People entering the building.

Time (bar) is of the essence...

19 September 2011

Last Thursday marked the third anniversary of the collapse of Lehman Brothers which may have drawn a line in the sands of time for complaints about the mis-selling of investments before September 2005.

Under the relevant FSA rules (DISP 2.8.2), complaints must be made within six years of the event complained of or, if later, "three years from the date on which the complainant became aware (or ought reasonably to have become aware) that he had cause for complaint".

Lehman's collapse acted as a catalyst for chaos in the global stock markets, government bail outs of institutions as large as AIG and RBS and led to a further significant fall in commercial property prices and unit trust values around the world.  Although this may appear to be just another anniversary, it does in fact have significance for financial advisers and others who face potential complaints from clients about investment products.  The events of September 2008 were so heavily publicised, and had such a significant impact on the value of investments generally, we anticipate that many advisers and their clients would have been in contact at the time to discuss the falling value of their investments and future strategy.  In any event, the losses sustained and the wide publicity make it strongly arguable that all investors 'ought reasonably to have been aware of cause for complaint' if they felt that their losses arose from mis-selling.

It is within this context that serious consideration should be given to time bar issues for all new investment-related complaints where the investment itself was sold more that six years ago.  The rules are widely drafted such that general publicity about wide-spread losses could be enough to argue that a complainant ought then to have been aware of cause to complain.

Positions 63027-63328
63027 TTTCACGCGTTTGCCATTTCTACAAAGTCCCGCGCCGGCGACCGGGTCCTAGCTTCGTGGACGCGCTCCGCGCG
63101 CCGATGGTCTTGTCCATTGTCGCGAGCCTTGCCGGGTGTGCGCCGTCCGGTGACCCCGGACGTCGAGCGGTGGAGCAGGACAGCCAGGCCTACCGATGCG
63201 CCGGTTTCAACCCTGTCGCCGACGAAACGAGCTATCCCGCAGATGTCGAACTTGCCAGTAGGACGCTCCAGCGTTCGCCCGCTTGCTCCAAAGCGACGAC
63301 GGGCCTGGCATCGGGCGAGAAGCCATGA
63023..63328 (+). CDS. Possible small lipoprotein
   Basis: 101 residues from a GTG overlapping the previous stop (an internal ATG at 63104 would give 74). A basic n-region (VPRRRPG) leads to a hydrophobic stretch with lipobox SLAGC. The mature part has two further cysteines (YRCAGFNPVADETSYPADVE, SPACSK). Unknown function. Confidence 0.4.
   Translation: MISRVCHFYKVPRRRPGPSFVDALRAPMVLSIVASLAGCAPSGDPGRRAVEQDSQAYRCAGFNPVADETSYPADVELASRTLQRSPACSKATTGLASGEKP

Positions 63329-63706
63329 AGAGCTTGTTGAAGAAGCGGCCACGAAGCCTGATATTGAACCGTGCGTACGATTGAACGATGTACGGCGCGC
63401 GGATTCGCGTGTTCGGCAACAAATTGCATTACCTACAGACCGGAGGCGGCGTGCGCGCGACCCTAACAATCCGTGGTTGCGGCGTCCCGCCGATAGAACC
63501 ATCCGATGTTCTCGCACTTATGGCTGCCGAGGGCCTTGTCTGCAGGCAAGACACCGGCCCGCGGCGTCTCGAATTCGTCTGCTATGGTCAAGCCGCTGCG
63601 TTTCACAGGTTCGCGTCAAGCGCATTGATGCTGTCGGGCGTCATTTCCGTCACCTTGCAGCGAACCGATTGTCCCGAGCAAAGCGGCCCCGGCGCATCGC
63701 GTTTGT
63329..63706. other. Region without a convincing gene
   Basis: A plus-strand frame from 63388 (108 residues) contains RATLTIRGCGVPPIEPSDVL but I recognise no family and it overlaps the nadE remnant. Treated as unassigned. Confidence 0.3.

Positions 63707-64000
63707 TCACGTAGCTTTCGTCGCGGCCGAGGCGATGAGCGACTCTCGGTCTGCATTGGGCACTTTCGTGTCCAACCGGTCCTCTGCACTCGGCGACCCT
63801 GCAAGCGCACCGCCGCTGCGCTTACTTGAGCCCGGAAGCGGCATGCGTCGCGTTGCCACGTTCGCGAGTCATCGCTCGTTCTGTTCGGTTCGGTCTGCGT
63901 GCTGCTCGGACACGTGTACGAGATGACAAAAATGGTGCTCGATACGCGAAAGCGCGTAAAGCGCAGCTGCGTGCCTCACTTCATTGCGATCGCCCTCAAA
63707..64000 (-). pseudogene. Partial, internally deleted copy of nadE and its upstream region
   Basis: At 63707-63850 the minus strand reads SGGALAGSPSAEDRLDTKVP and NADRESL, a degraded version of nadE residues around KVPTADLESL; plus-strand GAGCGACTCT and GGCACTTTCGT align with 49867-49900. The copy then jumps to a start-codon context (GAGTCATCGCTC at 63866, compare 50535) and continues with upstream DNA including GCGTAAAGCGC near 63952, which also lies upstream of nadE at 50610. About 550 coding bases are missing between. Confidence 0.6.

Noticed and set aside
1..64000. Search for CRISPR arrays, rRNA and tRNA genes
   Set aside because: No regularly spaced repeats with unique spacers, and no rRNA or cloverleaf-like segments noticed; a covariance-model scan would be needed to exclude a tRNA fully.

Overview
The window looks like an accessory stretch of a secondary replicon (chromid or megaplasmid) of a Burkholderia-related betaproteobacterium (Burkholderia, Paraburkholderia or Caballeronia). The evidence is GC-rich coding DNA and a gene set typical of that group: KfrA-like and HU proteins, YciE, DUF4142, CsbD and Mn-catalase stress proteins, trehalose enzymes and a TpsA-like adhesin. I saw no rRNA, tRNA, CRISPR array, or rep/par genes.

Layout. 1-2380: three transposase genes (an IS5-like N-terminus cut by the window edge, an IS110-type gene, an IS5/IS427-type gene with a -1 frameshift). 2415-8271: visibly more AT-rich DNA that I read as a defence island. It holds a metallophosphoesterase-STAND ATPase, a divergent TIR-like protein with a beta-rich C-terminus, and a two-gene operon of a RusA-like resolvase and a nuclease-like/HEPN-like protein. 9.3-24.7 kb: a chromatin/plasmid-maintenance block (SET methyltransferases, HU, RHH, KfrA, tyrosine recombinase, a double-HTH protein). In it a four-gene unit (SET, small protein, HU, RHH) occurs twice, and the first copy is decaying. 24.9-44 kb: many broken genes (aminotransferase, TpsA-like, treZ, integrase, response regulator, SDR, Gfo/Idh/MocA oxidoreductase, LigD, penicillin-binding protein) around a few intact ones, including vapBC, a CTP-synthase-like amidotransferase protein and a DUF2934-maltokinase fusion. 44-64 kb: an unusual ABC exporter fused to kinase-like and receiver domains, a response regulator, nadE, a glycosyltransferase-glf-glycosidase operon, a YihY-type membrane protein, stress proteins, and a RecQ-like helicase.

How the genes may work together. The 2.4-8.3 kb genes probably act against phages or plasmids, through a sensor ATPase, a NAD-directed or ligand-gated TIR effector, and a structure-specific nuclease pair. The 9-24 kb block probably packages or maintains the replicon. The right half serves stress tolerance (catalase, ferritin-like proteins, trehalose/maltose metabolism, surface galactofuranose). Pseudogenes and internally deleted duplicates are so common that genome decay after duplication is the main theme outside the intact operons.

It is worth comparing the DISP time bar rules to the limitation rules set out in the Limitation Act 1980 upon which they were deliberately based.  The lack of a long stop time bar is a well known thorn in the side of the financial services sector but the comparison between the DISP rules and the Act actually works in firms' favour in respect of the 'date of knowledge'.

Back in 2001, the High Court tightened the interpretation of the 'date of knowledge' under s.14A of the Act which refers to the date when the claimant had "both the knowledge required for bringing an action for damages in respect of the relevant damage and a right to bring such an action". 

Previously, the 'date of knowledge' was the date on which the claimant became aware of their loss but, following the decision in Glaister v. Greenwood [2001] All ER (D) 316, the Court decided that the time limit for an individual making a Pensions Review claim was three years from the date he received his loss assessment even though he had previously submitted what could only be described (under the FSA's rules) as a complaint.  The case effectively extended time for Pension Review cases to run from when the individual claimant knew the particular details of their loss rather than by reference to the widely publicised Pensions Review generally.

Although the Glaister case was bad news for advisers answering Pension Review cases in the Courts, we at RPC handled a lead case and persuaded the FOS of the important difference between s.14A and DISP 2.8.2(2)(b).  In summary, the FOS accepted that the secondary, three year period under DISP should run from the date when a complainant received notice of their case being included in the Pensions Review because, although they may not then have yet known about the relevant damage and the right to bring a claim, they ought reasonably to have been aware of cause to complain.

More recently, we have seen numerous complaints from individuals who knew in September 2008 that the value of their investments had fallen dramatically.  Often there are valuations on file that were sent to clients or notes of telephone calls where advisers spoke to the individuals who were concerned by the performance of their investment portfolio.  If it is clear that an individual knew or ought to have known that the value of their investment had fallen dramatically on or shortly after 15 September 2008 (and the advice complained of was given more than six years prior to the complaint), then very serious consideration should be given to rejecting the complaint on the basis that it is time barred.